Two female gorillas arrived Friday at a zoo in southeastern Brazil to help an older member of the opposite sex end more than two decades of bachelorhood.
Kifta and Imbi, both age 11, arrived from the Port Lympne and Howletts wild animal parks in Kent, England, said Belo Horizonte zoo spokeswoman Angela Lutterbach.
After a 30-to 40-day quarantine period, the two younger gorillas will join 37-year-old Idi, who has been until now the only gorilla in captivity in South America, Lutterbach said.
For many years, Idi's full name was Idi Amin, the same as that of the late Ugandan dictator, Lutterbach said, adding that she did not know who gave him that name.
"But a few months ago we decided to shorten his name to just Idi," she said. "It was a matter of good taste."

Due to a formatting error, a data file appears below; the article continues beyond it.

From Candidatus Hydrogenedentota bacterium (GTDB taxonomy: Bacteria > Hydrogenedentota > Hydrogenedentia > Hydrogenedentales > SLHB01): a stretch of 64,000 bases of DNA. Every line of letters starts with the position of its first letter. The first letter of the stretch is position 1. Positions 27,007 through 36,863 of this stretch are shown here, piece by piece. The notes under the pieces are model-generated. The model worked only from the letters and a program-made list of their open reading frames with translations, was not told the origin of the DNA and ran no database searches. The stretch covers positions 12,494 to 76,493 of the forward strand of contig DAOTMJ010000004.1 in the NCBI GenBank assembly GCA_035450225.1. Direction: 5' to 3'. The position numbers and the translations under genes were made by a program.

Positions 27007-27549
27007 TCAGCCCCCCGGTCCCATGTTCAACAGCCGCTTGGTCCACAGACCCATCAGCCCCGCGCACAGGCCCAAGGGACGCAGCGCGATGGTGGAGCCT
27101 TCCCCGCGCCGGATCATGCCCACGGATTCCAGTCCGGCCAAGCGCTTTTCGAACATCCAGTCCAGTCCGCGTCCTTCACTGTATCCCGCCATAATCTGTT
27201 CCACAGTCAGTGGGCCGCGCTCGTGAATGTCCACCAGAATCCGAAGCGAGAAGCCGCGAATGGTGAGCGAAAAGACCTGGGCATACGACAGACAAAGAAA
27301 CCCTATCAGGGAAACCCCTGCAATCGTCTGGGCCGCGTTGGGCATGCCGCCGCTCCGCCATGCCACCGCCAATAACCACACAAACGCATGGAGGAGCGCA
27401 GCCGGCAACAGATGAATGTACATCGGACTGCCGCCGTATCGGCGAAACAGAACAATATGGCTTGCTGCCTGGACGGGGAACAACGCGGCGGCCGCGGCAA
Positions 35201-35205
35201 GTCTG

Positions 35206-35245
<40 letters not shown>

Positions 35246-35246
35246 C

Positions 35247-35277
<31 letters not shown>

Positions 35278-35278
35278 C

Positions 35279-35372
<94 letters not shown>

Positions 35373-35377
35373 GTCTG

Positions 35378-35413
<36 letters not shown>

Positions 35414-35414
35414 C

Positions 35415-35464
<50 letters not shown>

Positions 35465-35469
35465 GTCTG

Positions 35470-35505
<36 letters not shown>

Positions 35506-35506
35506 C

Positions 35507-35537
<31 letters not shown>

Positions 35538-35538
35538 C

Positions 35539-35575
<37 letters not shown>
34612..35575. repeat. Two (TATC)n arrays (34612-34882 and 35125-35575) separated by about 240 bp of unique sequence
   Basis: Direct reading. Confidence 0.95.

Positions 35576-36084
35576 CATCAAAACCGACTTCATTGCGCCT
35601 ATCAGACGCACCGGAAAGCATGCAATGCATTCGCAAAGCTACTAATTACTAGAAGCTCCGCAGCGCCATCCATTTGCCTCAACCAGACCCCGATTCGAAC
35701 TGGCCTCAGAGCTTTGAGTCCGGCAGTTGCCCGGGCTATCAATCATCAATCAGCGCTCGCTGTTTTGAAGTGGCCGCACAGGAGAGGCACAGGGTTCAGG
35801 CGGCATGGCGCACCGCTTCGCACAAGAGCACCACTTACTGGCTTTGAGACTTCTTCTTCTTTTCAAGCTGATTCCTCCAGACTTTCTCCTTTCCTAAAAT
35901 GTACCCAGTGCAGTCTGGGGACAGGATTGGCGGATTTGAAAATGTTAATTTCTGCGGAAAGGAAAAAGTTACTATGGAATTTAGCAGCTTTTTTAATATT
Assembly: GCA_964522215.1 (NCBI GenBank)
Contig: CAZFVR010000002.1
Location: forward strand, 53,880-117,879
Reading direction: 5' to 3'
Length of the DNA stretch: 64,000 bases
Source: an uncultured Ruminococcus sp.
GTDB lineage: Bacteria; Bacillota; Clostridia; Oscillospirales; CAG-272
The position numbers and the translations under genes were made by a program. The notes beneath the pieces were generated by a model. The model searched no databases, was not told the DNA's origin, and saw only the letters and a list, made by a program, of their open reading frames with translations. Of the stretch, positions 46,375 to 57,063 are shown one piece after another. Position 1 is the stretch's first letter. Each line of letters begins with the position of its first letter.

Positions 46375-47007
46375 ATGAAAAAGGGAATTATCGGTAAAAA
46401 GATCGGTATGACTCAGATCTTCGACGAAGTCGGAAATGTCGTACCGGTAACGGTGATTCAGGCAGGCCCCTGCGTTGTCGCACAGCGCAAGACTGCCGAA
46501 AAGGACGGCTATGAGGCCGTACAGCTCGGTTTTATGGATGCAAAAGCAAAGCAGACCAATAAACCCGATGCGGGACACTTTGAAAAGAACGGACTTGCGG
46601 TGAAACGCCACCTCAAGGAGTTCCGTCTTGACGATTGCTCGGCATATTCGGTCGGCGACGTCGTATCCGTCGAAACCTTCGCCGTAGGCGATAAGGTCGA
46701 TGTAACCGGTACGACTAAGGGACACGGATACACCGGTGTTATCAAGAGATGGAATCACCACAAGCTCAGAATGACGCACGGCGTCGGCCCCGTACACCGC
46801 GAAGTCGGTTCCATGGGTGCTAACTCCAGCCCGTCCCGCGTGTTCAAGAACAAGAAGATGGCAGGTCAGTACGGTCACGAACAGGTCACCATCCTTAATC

The three animals are of the Western Lowland Gorilla subspecies and the first members of a what zoo officials hope will eventually become a gorilla breeding center to guarantee the subspecies' survival, Lutterbach said.
Idi came to Brazil from France's Saint-Jean-Cap Ferrat zoo in 1975, accompanied by his mate, Dada, who died three years later of a generalized infection. In 1984, Cleopatra, Dada's replacement, arrived at the Belo Horizonte zoo but she died two weeks later.
Idi has been mateless since then.